The Detroit Red Wings have found themselves unwittingly involved in the white supremacist rally in Charlottesville, Virginia that became national new Friday night and into Saturday.
Amid several thousand neo-Nazis and other white supremacists were members of a group called the Detroit Right Wings, who use the Red Wings’ logo to represent their organization.
I look away for 12 hours and the Detroit Red Wings have become a symbol for neo-Nazi dickheads? pic.twitter.com/s7aBiyYkmA
— Andrew Kirell (@AndrewKirell) August 12, 2017
— Christopher Mathias (@letsgomathias) August 12, 2017
The signs caused enough commotion online that the Red Wings felt the need to issue a statement, which appropriately condemned the white supremacists who co-opted their logo.
The Red Wings said they are “exploring every possible legal action as it pertains to the misuse of our logo in this disturbing demonstration.”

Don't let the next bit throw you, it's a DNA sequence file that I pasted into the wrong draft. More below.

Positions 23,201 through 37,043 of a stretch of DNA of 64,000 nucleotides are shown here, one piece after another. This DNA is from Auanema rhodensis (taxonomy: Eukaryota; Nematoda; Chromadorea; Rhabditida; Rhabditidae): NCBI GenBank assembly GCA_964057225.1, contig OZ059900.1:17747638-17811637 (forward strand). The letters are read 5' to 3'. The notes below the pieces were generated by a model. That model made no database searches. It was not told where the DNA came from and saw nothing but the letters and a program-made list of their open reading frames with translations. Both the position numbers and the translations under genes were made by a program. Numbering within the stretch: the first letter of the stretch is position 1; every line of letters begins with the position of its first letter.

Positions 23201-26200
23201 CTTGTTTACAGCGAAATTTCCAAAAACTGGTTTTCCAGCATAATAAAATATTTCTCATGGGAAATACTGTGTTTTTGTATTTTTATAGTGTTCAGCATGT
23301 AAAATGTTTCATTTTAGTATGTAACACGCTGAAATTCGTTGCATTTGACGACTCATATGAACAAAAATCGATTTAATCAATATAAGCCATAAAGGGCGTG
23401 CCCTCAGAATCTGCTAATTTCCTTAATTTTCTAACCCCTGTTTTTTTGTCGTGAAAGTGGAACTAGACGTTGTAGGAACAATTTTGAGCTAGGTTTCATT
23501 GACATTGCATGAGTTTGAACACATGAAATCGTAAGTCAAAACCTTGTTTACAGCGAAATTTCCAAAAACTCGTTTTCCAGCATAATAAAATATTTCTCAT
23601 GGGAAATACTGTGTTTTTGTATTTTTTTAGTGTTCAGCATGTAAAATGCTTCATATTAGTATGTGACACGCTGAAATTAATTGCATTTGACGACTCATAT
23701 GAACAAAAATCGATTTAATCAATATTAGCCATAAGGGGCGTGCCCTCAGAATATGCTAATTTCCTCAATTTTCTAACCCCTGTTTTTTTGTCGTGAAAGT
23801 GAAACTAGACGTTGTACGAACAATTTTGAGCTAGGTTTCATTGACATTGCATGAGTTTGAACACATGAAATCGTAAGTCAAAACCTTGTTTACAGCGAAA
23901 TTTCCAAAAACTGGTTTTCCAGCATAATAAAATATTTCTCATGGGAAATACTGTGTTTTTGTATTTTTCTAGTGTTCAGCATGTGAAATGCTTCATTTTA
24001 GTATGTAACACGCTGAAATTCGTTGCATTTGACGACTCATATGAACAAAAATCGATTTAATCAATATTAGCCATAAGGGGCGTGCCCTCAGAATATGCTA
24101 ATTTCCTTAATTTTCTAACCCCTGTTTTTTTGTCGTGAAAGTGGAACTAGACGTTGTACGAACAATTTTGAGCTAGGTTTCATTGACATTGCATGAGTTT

— Detroit Red Wings (@DetroitRedWings) August 12, 2017
The Red Wings earned some plaudits for their decisive, unambiguous statement, benefitting from comparison with others who were a bit slower to speak out.
The Detroit Red Wings have issued a stronger condemnation of white supremacy than the President, and in half the time https://t.co/Nm1ovDpRkJ
— Caitlin Kelly (@caitlin__kelly) August 12, 2017
Imagine telling someone in 2014 that in 2017 the Detroit Red Wings would issue a stronger condemnation of Nazis than the U.S. President
— Dave Lozo (@davelozo) August 12, 2017
And with that, the Detroit Red Wings condemned the white supremacists in Charlottesville before the White House https://t.co/9uLEGFLS9K
— Mark Berman (@markberman) August 12, 2017
The situation in Charlottesville has gotten incredibly ugly, with one right-wing protester driving through a crowd of counter-protesters with his car.
Our only gripe with the Red Wings’ statement was the use of the word “disturbing” to describe the rally. Clearly, that was an understatement.